After looking into the pros and cons of nine methods of electricity production (including coal, geothermal, biomass, and solar), a group of 9 and 10 year-olds from Central Park School for Children in Durham, North Carolina decided that their classroom should be powered using only energy from the sun. They hit Kickstarter at the beginning of this month with a modest funding goal of just US$800 to help finance the installation of a small PV panel array – a target that was smashed in less than a day.
With the help of their teacher, Aaron Sebens, the 4th-grade students researched system components and requirements that would allow their classroom to go off-grid.
Sick of Ads?
More than 700 New Atlas Plus subscribers read our newsletter and website without ads.
Join them for just US$19 a year.More Information
"We used a Killawatt meter to test how much electricity each appliance in our classroom used and realized we could make our classroom off the grid with a few changes, such as changing from fluorescent to LED lights and changing our desktop computers to laptops," Sebens told Gizmag.
The crowdfunding community grabbed hold of the project almost as soon as it went live on March 5 and just kept throwing money at it. At the close of the funding campaign just over two weeks later, the class project had attracted nearly $6,000 in pledges – enough to pay for a larger-than-planned 1.4 kW PV panel array and a 500-watt wind turbine.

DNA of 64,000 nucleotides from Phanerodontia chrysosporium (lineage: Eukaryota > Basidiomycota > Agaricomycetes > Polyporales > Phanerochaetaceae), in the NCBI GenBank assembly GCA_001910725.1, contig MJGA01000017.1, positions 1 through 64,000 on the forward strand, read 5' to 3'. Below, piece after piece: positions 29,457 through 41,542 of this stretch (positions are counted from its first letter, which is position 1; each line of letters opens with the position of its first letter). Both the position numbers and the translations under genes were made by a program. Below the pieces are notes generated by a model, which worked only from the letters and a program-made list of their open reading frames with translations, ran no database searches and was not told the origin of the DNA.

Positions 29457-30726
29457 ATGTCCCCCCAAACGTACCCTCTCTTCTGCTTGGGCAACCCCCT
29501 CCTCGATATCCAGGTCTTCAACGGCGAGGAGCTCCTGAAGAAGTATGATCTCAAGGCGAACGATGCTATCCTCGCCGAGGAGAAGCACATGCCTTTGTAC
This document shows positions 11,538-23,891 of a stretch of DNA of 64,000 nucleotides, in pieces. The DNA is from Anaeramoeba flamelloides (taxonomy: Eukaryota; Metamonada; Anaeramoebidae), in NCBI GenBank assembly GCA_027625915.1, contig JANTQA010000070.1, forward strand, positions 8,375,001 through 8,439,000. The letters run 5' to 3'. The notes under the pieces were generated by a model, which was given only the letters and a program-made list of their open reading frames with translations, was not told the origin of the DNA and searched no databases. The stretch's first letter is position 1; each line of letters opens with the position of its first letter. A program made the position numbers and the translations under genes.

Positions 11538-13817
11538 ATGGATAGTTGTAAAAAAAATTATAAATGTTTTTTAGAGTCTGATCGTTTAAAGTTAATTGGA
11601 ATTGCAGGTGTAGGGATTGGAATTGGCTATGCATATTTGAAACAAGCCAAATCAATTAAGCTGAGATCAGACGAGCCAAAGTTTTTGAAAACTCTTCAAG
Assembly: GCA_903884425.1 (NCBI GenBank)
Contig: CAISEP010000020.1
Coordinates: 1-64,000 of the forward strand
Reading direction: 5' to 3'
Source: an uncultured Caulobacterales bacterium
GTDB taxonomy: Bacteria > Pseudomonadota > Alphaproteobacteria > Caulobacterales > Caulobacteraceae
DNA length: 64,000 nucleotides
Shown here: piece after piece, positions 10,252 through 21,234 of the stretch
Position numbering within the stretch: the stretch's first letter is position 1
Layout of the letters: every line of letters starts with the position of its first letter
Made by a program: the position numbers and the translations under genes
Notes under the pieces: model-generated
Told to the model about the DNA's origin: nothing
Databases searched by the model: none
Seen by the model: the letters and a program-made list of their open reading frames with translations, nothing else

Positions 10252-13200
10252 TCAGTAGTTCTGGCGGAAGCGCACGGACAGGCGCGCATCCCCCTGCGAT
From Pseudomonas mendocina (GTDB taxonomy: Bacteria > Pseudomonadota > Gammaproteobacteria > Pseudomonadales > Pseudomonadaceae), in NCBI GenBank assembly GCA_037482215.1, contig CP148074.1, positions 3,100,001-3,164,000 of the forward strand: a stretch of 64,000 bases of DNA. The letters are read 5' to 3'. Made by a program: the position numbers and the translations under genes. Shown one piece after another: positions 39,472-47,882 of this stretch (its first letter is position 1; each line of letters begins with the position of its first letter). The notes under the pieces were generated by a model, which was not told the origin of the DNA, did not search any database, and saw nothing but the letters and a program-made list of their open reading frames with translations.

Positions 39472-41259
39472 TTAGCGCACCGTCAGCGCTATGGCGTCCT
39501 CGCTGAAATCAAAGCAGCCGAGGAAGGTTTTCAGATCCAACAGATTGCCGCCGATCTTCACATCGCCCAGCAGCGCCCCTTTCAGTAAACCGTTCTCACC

"Our system is a hybrid wind/solar that will generate 1.5 - 2 kW," said the teacher. "Our classroom can run off a 0.5 kW system. We're working with some local electricians and solar installers to help us set up our system so it will be off the grid and then when we get through all the red tape with the power company, it will be grid tied so we can sell the extra electricity back."
Any cash generated from the system will be directed into education projects at the school and local community that relate to renewable energy.
At the time of writing, the students are enjoying spring break. When class resumes in a couple of weeks, the final plans will be discussed and the installation will begin.
The video below shows the students describing how the system will work.
Source: Aaron Sebens' class